HPSC urges high-risk categories to get vaccinated against flu as cases more than double in two weeks


The Health Protection Surveillance Centre today (Tuesday) urged people in high-risk categories to get vaccinated against influenza, as the number of reported cases of influenza-like illness (ILI) reported in Ireland has more than doubled in the past two weeks.

The rate of ILI cases has risen to 44.5 per 100,000 population from a previous rate of 22.5 per 100,000.

"As influenza is now circulating in the community, it is important that people in high-risk categories get vaccinated against influenza," says HPSC specialist in public health medicine, Dr Joan O'Donnell.

High-risk categories include:

  • The over 65s
  • People with severe illness such as chronic heart disease, chronic lung disease and diabetes
  • Those with lower immunity due to disease or treatment, including those who have had their spleens removed
  • Children or teenagers on long-term aspirin therapy
  • Residents of nursing homes, old people's homes and other long stay facilities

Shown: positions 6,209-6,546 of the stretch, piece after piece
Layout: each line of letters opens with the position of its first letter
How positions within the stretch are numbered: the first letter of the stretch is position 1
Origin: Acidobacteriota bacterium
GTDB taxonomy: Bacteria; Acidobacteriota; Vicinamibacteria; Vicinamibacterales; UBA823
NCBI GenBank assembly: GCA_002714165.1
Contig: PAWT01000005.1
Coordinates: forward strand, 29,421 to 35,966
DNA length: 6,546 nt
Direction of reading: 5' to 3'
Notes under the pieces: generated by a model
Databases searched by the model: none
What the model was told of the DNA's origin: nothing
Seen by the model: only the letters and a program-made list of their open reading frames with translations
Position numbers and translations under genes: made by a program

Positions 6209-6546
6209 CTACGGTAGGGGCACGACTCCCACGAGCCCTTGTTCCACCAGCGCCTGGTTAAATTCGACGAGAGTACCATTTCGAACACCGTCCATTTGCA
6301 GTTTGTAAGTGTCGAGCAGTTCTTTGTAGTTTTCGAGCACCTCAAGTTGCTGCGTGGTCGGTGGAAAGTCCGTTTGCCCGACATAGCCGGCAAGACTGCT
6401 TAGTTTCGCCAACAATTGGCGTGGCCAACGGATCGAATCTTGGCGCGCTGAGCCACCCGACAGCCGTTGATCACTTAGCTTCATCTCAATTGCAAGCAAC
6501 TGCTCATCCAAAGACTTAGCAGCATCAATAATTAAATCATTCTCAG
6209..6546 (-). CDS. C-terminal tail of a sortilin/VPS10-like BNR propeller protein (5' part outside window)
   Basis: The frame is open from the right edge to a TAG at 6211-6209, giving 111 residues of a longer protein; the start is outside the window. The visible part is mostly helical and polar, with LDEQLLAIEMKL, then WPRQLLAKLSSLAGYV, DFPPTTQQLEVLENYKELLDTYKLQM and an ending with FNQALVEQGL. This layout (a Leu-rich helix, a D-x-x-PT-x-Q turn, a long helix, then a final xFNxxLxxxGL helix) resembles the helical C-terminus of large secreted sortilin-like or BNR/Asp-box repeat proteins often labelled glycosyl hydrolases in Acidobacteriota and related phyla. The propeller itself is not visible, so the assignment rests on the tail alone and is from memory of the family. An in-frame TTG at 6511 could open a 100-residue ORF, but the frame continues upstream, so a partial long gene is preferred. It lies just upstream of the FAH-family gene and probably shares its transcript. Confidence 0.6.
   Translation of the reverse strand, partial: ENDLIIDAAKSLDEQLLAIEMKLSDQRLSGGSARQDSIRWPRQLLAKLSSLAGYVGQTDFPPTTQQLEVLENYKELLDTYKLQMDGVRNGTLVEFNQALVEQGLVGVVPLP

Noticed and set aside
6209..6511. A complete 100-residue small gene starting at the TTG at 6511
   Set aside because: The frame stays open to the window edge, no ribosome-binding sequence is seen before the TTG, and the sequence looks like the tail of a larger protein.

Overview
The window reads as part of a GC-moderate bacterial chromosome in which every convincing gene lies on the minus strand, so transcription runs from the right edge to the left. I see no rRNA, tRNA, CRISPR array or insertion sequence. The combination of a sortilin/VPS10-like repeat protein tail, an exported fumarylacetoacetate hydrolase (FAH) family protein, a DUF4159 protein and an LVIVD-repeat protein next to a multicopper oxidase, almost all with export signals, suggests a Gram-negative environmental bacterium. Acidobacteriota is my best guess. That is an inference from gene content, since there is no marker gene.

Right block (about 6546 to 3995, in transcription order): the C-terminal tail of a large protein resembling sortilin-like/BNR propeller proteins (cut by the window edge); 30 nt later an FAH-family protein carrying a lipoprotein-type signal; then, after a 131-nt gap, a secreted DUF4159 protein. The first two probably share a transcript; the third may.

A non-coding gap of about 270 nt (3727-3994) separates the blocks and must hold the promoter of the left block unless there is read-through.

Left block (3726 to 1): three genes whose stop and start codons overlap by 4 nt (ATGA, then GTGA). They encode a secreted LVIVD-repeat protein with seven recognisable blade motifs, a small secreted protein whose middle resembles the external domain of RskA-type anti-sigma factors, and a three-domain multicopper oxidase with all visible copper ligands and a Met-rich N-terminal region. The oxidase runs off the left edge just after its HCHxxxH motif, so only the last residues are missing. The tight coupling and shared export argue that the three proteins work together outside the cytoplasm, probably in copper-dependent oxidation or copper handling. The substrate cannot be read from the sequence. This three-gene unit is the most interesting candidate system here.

• Healthcare workers

"We are advising health professionals to use antiviral drugs for the prevention or treatment of influenza in high-risk groups.

"The symptoms of influenza infection usually develop over a matter of a few hours and include a high temperature, sore muscles, dry cough, headache and sore throat. This is different from the common cold, which tends to come on more gradually and usually includes a runny nose and a normal temperature. Anyone in one of the high-risk categories should contact their GP if they develop influenza symptoms," said Dr O'Donnell.

ILI rates give an indication of the overall level of influenza activity in Ireland and are reported by selected general practitioners as part of a surveillance system jointly run by the Irish College of General Practitioners, the National Virus Reference Laboratory and the Health Protection Surveillance Centre.

The weekly influenza surveillance reports and further information on influenza and flu vaccine are available at www.hpsc.ie.